Retro travel posters issued by NASA celebrate some of the discoveries of the Kepler Space Telescope. Illustrations: NASA
The exoplanet known as Kepler-16b is a gas giant near the outer limits of the habitable zone, but why should that discourage you from paying it a visit?
NASA has issued a set of three retro space-tourism posters to celebrate the discoveries of the Kepler Space Telescope, which has laid eyes on more than 1,000 confirmed exoplanets and more than 400 stellar systems.
If 16b — which is said to have a temperature similar to dry ice — doesn’t sound appealing, honeymooners might be drawn to the promise of romance with a double sunset. Kepler-16b orbits a pair of stars, like Luke Skywalker’s native planet Tatooine, and the travel poster serves up this selling point: “Where Your Shadow Always Has Company.”
Two views of the Eagle Nebula from the Hubble Space Telescope, one from 2014, left, and the first in 1995. Photo courtesy of NASA and the European Space Agency
The muse of the Hubble Space Telescope is even more alluring 20 years later.
Of all the breath-taking photos from the telescope’s camera, the blooming pillars of gas of the Eagle Nebula from 1995 became Hubble’s most iconic image, depicted on stamps, tee-shirts and in several cameos for film and television.
Hubble recently took another look at the star-lit towers of gas and cosmic dust – dubbed the Pillars of Creation — with a newer camera (installed in 2009) and captured greater detail that should give astronomers a chance to see how the clouds of oxygen, hydrogen and sulphur have changed since the first photograph.
Flatworms are headed to the International Space Station. Their sacrifice in the name of research gets a salute on the Kentucky Space mission patch. Photo: Kentucky Space
Flatworms are the darlings of the molecular biology field. What scientist doesn’t love a species that can lose an organ or body part — even its head — and grow it back?
It’s quite a trick. We’ll see if they can do it in space.
About 150 planarian flatworms, creatures that are happiest living in rivers or under a log, have first-class tickets aboard the SpaceX Dragon cargo ship, which will take them to the International Space Station for an experiment that could unlock the key to human immortality.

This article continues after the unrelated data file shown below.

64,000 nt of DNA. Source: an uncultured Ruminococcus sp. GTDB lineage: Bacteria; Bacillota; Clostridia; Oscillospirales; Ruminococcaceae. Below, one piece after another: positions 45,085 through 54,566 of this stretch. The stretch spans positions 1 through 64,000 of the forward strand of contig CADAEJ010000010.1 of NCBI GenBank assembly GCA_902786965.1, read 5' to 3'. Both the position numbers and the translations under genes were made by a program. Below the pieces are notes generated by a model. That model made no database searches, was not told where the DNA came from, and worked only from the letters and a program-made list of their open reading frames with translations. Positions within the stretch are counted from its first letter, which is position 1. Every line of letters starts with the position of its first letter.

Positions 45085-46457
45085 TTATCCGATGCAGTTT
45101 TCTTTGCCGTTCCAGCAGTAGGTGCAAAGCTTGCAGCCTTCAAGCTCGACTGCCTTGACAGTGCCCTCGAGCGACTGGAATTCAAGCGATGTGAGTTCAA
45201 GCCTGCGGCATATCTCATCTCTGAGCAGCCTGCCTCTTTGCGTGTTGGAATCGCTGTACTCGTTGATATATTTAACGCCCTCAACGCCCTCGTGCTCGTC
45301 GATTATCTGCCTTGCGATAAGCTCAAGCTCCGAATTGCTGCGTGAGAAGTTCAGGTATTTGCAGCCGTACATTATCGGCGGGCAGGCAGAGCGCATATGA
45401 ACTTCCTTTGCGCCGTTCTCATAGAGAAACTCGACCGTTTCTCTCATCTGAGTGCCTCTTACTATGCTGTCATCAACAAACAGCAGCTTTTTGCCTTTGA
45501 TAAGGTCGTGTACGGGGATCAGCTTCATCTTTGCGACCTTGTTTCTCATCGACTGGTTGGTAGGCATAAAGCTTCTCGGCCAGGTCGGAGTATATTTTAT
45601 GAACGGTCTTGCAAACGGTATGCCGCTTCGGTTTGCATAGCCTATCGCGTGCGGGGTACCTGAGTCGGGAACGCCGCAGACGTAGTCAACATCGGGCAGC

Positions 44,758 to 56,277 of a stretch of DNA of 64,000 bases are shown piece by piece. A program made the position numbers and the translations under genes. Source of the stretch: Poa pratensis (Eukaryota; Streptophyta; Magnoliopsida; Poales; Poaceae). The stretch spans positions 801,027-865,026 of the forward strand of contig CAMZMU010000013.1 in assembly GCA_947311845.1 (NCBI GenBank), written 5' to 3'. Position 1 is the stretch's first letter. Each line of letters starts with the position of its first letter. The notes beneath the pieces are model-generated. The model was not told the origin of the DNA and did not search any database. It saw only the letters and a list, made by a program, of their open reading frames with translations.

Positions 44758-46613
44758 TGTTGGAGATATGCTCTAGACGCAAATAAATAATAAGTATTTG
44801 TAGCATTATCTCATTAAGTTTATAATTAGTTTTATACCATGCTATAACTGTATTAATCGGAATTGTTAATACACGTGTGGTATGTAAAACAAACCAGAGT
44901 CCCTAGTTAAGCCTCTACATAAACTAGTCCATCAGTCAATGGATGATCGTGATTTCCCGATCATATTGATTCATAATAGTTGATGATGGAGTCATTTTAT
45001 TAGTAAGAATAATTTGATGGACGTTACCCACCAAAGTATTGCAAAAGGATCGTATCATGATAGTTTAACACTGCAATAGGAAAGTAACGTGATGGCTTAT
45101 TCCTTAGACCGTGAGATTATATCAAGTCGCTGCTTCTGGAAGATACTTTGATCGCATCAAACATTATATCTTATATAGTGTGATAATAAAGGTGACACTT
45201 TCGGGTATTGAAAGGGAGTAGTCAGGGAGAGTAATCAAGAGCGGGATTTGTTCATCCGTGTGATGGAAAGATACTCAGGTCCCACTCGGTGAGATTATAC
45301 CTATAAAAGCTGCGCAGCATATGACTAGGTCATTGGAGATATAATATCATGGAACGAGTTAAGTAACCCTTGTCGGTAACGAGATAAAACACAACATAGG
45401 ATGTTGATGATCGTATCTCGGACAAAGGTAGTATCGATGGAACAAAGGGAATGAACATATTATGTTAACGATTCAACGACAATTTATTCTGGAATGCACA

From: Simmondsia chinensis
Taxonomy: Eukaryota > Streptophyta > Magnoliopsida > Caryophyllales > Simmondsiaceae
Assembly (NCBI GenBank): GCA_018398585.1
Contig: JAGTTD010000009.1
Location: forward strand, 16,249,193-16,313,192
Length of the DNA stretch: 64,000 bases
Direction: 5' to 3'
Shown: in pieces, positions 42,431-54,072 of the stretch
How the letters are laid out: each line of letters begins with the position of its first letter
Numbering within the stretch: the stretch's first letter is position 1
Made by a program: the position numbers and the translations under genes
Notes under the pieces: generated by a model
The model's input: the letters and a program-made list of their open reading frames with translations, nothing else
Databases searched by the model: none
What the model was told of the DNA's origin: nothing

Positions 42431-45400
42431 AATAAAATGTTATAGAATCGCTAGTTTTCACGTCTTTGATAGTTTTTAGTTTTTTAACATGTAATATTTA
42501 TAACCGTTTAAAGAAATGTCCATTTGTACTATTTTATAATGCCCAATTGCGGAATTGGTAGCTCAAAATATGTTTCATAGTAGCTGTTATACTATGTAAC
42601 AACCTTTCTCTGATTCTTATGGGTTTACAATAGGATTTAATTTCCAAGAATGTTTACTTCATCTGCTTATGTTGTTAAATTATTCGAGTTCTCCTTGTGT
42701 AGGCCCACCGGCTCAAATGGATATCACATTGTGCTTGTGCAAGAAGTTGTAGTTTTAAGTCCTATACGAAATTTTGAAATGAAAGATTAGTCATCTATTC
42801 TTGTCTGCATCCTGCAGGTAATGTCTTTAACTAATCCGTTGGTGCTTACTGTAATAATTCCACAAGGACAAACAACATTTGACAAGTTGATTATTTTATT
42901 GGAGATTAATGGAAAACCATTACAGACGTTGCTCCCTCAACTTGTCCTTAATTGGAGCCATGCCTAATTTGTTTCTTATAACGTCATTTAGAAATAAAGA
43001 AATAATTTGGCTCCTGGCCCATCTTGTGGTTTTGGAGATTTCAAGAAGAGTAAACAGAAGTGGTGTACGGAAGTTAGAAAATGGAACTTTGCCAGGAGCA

A dance line of NASA interns from a scene in their parody music video called “All About That Space.” From NASA video
You don’t have to be a rocket scientist to make a music video, and maybe you shouldn’t be. Turns out, rocket scientists can’t dance. NASA released a parody video on YouTube Thursday called “All About That Space,” designed to raise excitement about Orion’s recent first test flight.
The lyrics of Meghan Trainor’s monster hit “All About That Bass” were re-engineered by the Pathways Interns of NASA’s Johnson Space Center to lead the viewer on a behind-the-scenes look at the men and woman hard at work on space travel.
Screen shot of Orion user interface controls: NASA
NASA’s Orion spacecraft is the most futuristic spacecraft to ever be built, but the tech inside it is shockingly old school, like the onboard computer powering the entire mission, that’s basically only powerful as an 11 year old G3 iBook.
On Earth scientists are all about pursuing the bleeding edge of tech, but in space the number one concern is reliability. Thanks to the higher amounts of radiation astronauts will travel through on the way to Mars, NASA’s engineers have to use a system that’s been tried and test. So to power their computer they’re are using an IBM PowerPC 750FX, that debuted in 2002 and isn’t even as powerful as an iPhone 6.
Orion on the launch pad set for an unmanned test flight. Photo by Kim Shiflett/NASA
When the final Space Shuttle flight landed in July 2011, there was a sadness that America’s future involvement in space exploration would be nothing more than one of our astronauts occasionally hitching a lift on a rickety Russian rocket.
But NASA, partnered with various aerospace companies, has been quietly designing and building a new program that could eventually take humans into deep space.
This drone will decompose in T-minus 10, 9, 8 … Photo: NASA Ames Research Center
While we wait for Amazon to figure out how to drone-deliver our next order of energy drinks or iPhone cases, NASA has been busy coming up with a way to make sure when a quadcopter crash-lands somewhere there will no need to panic about the environmental impact.
That’s because they have made a drone from fungus.
Is there anything cooler than images of our solar system? Especially ones of the actual Sol, or, our sun. No, there is not.
This fantastically seasonal Halloween image was captured by NASA’s Solar Dynamics Observatory, which does nothing but stare at the sun all day and night in complete disregard of what its mother told it not to do.
Regardless, this image is amazing.
“The active regions in this image appear brighter,” writes NASA on its website, “because those are areas that emit more light and energy. They are markers of an intense and complex set of magnetic fields hovering in the sun’s atmosphere, the corona.”
This image blends the images taken with two different ultraviolet wavelengths highlighted, one at 171 and the other at 193 Ångströms, to create this one-of-a-kind jack-o’-lantern sun.
Whatever — this thing is just creepy cool and I want a giant poster of it.